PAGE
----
CAS  Article  Google Scholar 

  7. 7.

    Wang S, Wang Q, Liu H, Sun S, Sun X, Zhang Y, Wang Z. Endovascular treatment of thoracic aortic pseudoaneurysm due to brucellosis: a rare case report. BMC Infect Dis. 2017;17(1):387.

    Article  Google Scholar 

  8. 8.

    Alsheef M, Alsaleh S, Alanezi N, Bakhsh N, AlDosary R, AlSharif L, Mian A, Ahsan A. Descending thoracic aortic aneurysm due to brucella melitensis. Hindawi. 2019;2019:4939452.

    Google Scholar 

  9. 9.

    Zhang T, Ji D. Endovascular treatment of Brucella-infected abdominal aortic aneurysm: A case report. Medicine. 2017;96(42):e7666.

    Article  Google Scholar 

  10. 10.

    Alhaizaey A, Alassiri M, Alghamdi M. Mycotic aortic aneurysm due to brucellosis. J Vasc Surg Cases Innov Tech. 2016;2(2):50–2.

    Article  Google Scholar 

  11. 11.

    Fuchs I, Taylor J, Malev A. Definitive endovascular repair of a brucellar descending thoracic aortic aneurysm. Isr Med Assoc J. 2017;19(5):325–7.

    PubMed  Google Scholar 

  12. 12.

    Li H-L, Chan YC, Cui D-Z, Li N, Cheng SW. Successful endovascular aneurysm repair for brucella mycotic aneurysm acquired from ingestion of sheep placenta. Ann Vasc Surg. 2019;57:274–274.

    Article  Google Scholar 

  13. 13.

    Amirghofran AA, Karimi A, Emaminia A, Sharifkazemi MB. Brucellosis relapse causing prosthetic valve endocarditis and aortic root infective pseudoaneurysm. Ann Thorac Surg. 2011;92(4):e77-9.

    Article  Google Scholar 

  14. 14.

    Cascio A, De Caridi G, Lentini S, Benedetto F, Stilo F, Passari G, Iaria C, Spinelli F. Involvement of the aorta in brucellosis: the forgotten, life-threatening complication. A systematic review. Vector Borne Zoonotic Dis. 2012;12(10):827–40.

    Article  Google Scholar 

  15. 15.

    Ferrero MC, Bregante J, Delpino MV, Barrionuevo P, Fossati CA, Giambartolomei GH, PC B. Proinflammatory response of human endothelial cells to Brucella infection. Microbes Infect. 2011;13(10):852–61.

    CAS  Article  Google Scholar 

  16. 16.

    Buzgan T, Karahocagil MK, Irmak H, Baran AI, Karsen H, Evirgen O, Akdeniz H. Clinical manifestations and complications in 1028 cases of brucellosis: a retrospective evaluation and review of the literature. Int J Infect Dis. 2010;14(6):e469-78.

    Article  Google Scholar 

Download references

Acknowledgements

Not applicable.

Funding

Not applicable.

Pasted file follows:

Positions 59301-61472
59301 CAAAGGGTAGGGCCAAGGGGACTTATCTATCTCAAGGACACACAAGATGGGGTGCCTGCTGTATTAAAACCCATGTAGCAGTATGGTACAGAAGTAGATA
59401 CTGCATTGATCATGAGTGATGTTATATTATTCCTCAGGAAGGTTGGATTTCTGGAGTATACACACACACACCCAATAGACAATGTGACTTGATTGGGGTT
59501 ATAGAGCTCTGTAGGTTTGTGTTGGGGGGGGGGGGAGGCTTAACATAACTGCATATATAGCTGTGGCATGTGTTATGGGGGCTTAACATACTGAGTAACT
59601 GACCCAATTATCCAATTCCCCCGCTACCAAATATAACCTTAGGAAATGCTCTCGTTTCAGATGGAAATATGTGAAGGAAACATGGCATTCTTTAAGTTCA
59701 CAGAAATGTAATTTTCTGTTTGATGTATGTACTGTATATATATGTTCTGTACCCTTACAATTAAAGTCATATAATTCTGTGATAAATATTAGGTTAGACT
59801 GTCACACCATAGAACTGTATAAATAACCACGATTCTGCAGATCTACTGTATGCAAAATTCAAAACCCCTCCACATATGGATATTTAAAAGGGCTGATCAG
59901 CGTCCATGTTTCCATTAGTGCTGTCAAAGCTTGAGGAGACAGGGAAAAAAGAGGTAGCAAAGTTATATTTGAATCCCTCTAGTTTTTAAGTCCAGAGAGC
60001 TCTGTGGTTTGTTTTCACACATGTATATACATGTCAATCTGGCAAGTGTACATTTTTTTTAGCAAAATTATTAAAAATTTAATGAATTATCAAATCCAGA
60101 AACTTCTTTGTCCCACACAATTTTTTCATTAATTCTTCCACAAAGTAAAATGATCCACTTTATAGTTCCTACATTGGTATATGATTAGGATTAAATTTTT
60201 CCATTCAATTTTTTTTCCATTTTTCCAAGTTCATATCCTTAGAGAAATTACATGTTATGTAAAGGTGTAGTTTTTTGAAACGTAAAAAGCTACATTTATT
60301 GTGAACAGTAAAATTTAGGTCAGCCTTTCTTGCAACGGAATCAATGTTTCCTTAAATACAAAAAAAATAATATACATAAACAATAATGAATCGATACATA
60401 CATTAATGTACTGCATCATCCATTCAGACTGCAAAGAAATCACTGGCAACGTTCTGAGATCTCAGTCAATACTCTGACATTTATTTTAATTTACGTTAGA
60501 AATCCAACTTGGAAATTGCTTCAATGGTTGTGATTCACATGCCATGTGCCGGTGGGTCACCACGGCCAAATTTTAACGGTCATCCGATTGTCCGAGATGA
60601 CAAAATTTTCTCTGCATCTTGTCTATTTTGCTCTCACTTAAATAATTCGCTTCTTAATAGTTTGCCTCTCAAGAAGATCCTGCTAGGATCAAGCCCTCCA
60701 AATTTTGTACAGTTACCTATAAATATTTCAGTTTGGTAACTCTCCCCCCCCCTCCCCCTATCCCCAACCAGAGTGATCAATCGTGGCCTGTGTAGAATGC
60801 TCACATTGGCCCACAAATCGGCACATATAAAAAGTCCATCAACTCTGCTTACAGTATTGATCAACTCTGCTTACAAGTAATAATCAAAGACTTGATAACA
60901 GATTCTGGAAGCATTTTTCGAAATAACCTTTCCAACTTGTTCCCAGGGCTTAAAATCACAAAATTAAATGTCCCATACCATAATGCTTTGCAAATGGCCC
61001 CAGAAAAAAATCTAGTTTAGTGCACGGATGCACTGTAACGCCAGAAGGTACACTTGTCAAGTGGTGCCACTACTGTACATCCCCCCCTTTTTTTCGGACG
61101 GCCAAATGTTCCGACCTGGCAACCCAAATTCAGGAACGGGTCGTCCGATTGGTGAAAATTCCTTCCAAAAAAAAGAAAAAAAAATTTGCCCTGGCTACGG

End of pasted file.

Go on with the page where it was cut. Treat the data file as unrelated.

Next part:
Author information

Affiliations

Authors

Contributions

LS: was responsible for material collecting and manuscript drafting. LS, WQ: contributed to interpreting the clinical materials, designing the structure of manuscript, revising and modifying the manuscript critically focusing on important intellectual content. WQ: provided important intellectual contents, reviewed the literature and offered valuable suggestions to improve the manuscript. All authors gave approval to the final version which would be submitted. Both authors read and approved the final manuscript.

Corresponding author

Correspondence to Qiang Wang.

Ethics declarations

Ethics approval and consent to participate

Not applicable.

Consent for publication

Written informed consent was obtained from the patient for publication of this case report and any accompanying images.

Competing interests

The authors declare that they have no competing interests.

Additional information

Publisher’s Note

Springer Nature remains neutral with regard to jurisdictional claims in published maps and institutional affiliations.

Rights and permissions

Open Access This article is licensed under a Creative Commons Attribution 4.0 International License, which permits use, sharing, adaptation, distribution and reproduction in any medium or format, as long as you give appropriate credit to the original author(s) and the source, provide a link to the Creative Commons licence, and indicate if changes were made. The images or other third party material in this article are included in the article's Creative Commons licence, unless indicated otherwise in a credit line to the material. If material is not included in the article's Creative Commons licence and your intended use is not permitted by statutory regulation or exceeds the permitted use, you will need to obtain permission directly from the copyright holder. To view a copy of this licence, visit http://creativecommons.org/licenses/by/4.0/. The Creative Commons Public Domain Dedication waiver (http://creativecommons.org/publicdomain/zero/1.0/) applies to the data made available in this article, unless otherwise stated in a credit line to the data.

Reprints and Permissions

About this article

Verify currency and authenticity via CrossMark

Cite this article

Li, S., Wang, Q. Brucellosis relapse causing thoracic aortic ulcers and aneurysm formation: a case report. BMC Infect Dis 22, 43 (2022). https://doi.org/10.1186/s12879-021-07005-7

Download citation

  • Received:

  • Accepted:

  • Published:

  • DOI: https://doi.org/10.1186/s12879-021-07005-7

Keywords

  • Brucellosis
  • Relapse
  • Thoracic aortic ulcer
  • Aneurysm